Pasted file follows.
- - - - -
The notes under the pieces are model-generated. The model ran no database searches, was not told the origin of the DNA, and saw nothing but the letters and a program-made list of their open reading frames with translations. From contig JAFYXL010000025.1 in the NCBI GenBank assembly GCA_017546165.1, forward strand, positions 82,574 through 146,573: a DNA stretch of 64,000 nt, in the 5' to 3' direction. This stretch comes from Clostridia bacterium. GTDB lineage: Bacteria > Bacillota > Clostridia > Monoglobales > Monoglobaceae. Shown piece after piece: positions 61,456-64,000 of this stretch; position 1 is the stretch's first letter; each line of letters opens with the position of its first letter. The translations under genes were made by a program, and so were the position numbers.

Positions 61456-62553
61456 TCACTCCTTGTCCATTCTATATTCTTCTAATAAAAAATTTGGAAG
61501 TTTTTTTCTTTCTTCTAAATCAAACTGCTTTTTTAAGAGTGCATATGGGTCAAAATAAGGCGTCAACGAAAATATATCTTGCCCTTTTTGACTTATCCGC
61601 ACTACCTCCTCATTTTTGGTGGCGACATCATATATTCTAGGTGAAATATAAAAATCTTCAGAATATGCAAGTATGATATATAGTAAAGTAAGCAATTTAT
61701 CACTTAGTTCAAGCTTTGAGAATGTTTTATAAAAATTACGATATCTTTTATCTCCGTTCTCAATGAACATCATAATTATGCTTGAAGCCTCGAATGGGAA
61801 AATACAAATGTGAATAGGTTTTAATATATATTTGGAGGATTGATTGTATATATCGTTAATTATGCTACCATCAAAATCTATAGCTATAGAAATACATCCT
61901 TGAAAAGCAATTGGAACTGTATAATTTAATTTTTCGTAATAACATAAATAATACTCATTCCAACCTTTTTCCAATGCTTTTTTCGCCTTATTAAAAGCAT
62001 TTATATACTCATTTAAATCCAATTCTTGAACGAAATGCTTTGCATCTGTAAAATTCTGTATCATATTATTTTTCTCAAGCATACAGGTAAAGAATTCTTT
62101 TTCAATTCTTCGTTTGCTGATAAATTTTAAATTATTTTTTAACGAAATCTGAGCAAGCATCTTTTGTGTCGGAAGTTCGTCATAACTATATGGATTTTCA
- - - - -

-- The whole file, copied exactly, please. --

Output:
The notes under the pieces are model-generated. The model ran no database searches, was not told the origin of the DNA, and saw nothing but the letters and a program-made list of their open reading frames with translations. From contig JAFYXL010000025.1 in the NCBI GenBank assembly GCA_017546165.1, forward strand, positions 82,574 through 146,573: a DNA stretch of 64,000 nt, in the 5' to 3' direction. This stretch comes from Clostridia bacterium. GTDB lineage: Bacteria > Bacillota > Clostridia > Monoglobales > Monoglobaceae. Shown piece after piece: positions 61,456-64,000 of this stretch; position 1 is the stretch's first letter; each line of letters opens with the position of its first letter. The translations under genes were made by a program, and so were the position numbers.

Positions 61456-62553
61456 TCACTCCTTGTCCATTCTATATTCTTCTAATAAAAAATTTGGAAG
61501 TTTTTTTCTTTCTTCTAAATCAAACTGCTTTTTTAAGAGTGCATATGGGTCAAAATAAGGCGTCAACGAAAATATATCTTGCCCTTTTTGACTTATCCGC
61601 ACTACCTCCTCATTTTTGGTGGCGACATCATATATTCTAGGTGAAATATAAAAATCTTCAGAATATGCAAGTATGATATATAGTAAAGTAAGCAATTTAT
61701 CACTTAGTTCAAGCTTTGAGAATGTTTTATAAAAATTACGATATCTTTTATCTCCGTTCTCAATGAACATCATAATTATGCTTGAAGCCTCGAATGGGAA
61801 AATACAAATGTGAATAGGTTTTAATATATATTTGGAGGATTGATTGTATATATCGTTAATTATGCTACCATCAAAATCTATAGCTATAGAAATACATCCT
61901 TGAAAAGCAATTGGAACTGTATAATTTAATTTTTCGTAATAACATAAATAATACTCATTCCAACCTTTTTCCAATGCTTTTTTCGCCTTATTAAAAGCAT
62001 TTATATACTCATTTAAATCCAATTCTTGAACGAAATGCTTTGCATCTGTAAAATTCTGTATCATATTATTTTTCTCAAGCATACAGGTAAAGAATTCTTT
62101 TTCAATTCTTCGTTTGCTGATAAATTTTAAATTATTTTTTAACGAAATCTGAGCAAGCATCTTTTGTGTCGGAAGTTCGTCATAACTATATGGATTTTCA